If it's hard to pinpoint what factors contribute to the inequity in magazines, pointed questions about "why" and "how" are still worth asking. It may be that more men than women write what editors consider "important" books—in part (and this is speculation) because more men than women write about international affairs and politics. (Of course, writers like Samantha Power and Elisabeth Rubin are successful examples of women who do.) If that's the case—and I'd like to see the numbers—the salient question is why. Another salient question is whether what editors consider "important" is itself affected by gender. (Sometimes I think it's no accident that some of the most influential female writers have refused to foreground the fact that they were women: Take Elizabeth Bishop, who wouldn't allow her work in an anthology of women writers, or Susan Sontag, who, as Sigrid Nunez recounts in her forthcoming memoir Sempre Susan, refused to wear make-up or carry a purse.)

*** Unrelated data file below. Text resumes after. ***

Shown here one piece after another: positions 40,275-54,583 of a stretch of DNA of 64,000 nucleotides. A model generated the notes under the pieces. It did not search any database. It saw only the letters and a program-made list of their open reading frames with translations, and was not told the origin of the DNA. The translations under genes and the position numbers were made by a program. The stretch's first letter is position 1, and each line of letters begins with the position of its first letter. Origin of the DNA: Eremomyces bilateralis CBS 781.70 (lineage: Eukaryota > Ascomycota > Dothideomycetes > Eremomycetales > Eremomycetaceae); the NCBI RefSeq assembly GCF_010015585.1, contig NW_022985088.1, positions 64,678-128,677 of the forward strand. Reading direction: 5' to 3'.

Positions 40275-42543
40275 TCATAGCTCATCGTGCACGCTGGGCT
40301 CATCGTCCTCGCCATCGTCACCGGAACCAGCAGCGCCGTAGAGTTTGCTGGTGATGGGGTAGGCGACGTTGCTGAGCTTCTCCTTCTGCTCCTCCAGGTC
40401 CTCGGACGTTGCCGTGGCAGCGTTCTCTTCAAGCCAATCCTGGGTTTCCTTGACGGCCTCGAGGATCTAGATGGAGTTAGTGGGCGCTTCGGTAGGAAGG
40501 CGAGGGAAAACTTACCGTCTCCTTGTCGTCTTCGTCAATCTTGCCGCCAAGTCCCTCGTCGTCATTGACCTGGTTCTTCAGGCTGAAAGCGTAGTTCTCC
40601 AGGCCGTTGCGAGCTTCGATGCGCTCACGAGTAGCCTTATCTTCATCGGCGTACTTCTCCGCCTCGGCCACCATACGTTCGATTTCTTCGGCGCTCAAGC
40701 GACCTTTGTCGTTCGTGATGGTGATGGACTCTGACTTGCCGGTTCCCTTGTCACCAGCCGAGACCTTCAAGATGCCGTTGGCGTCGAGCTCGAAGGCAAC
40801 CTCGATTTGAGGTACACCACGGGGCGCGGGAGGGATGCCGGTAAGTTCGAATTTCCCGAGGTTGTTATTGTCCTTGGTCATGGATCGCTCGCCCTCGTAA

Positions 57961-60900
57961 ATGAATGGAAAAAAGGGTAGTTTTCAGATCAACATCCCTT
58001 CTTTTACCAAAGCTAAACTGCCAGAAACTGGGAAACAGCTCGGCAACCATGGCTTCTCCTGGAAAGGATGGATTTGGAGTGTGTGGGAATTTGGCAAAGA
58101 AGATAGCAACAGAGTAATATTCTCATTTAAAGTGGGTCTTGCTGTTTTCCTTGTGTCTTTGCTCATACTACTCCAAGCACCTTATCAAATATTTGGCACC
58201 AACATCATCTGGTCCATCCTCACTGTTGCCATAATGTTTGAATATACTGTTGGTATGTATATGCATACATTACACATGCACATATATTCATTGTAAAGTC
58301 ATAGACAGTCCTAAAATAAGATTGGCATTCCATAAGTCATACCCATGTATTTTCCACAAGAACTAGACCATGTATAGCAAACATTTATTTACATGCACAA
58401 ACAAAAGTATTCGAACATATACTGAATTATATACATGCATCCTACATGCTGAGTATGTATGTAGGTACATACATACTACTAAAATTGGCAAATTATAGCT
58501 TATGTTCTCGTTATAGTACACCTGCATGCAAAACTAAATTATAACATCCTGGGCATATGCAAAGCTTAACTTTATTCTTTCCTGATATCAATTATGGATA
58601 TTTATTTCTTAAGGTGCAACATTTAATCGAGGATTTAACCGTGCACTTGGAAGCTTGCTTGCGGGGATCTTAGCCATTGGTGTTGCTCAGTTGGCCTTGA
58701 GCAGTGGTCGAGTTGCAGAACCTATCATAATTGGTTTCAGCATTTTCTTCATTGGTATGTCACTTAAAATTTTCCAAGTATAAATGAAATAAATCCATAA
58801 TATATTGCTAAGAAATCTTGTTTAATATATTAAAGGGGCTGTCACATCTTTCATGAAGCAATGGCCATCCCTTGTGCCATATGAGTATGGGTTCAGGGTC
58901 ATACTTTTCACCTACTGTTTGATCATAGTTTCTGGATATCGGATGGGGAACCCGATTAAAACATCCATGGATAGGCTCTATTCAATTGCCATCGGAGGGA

The world of novels, we often hear, is a feminine one—book buyers are predominantly women; novels and memoirs by women and about women's lives often do extremely well commercially. (Think of Eat, Pray, Love and The Lovely Bones.) So you might shrug and say—what's the problem? But VIDA's study raises questions about how seriously women writers are taken and how viable it is for them to make a living at writing. As we all know, small rewards and affirmations have a concrete but unquantifiable effect on one's writing life. So does silence.

Corrections, Feb. 3, 2011: The article originally made reference to the Atlantic Monthly, although that magazine changed its name to the Atlantic. (Return to the corrected sentence.) The article also originally stated that Slate reviewed more books by men than by women at a ratio of 3.8 to 1. In fact, the ratio was 2.8 to 1 among works of fiction Slate reviewed. ( Return to the corrected sentence.)

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Meghan O'Rourke is Slate's culture critic and an advisory editor. She was previously an editor at The New Yorker. The Long Goodbye, a memoir about her mother's death, is now out in paperback.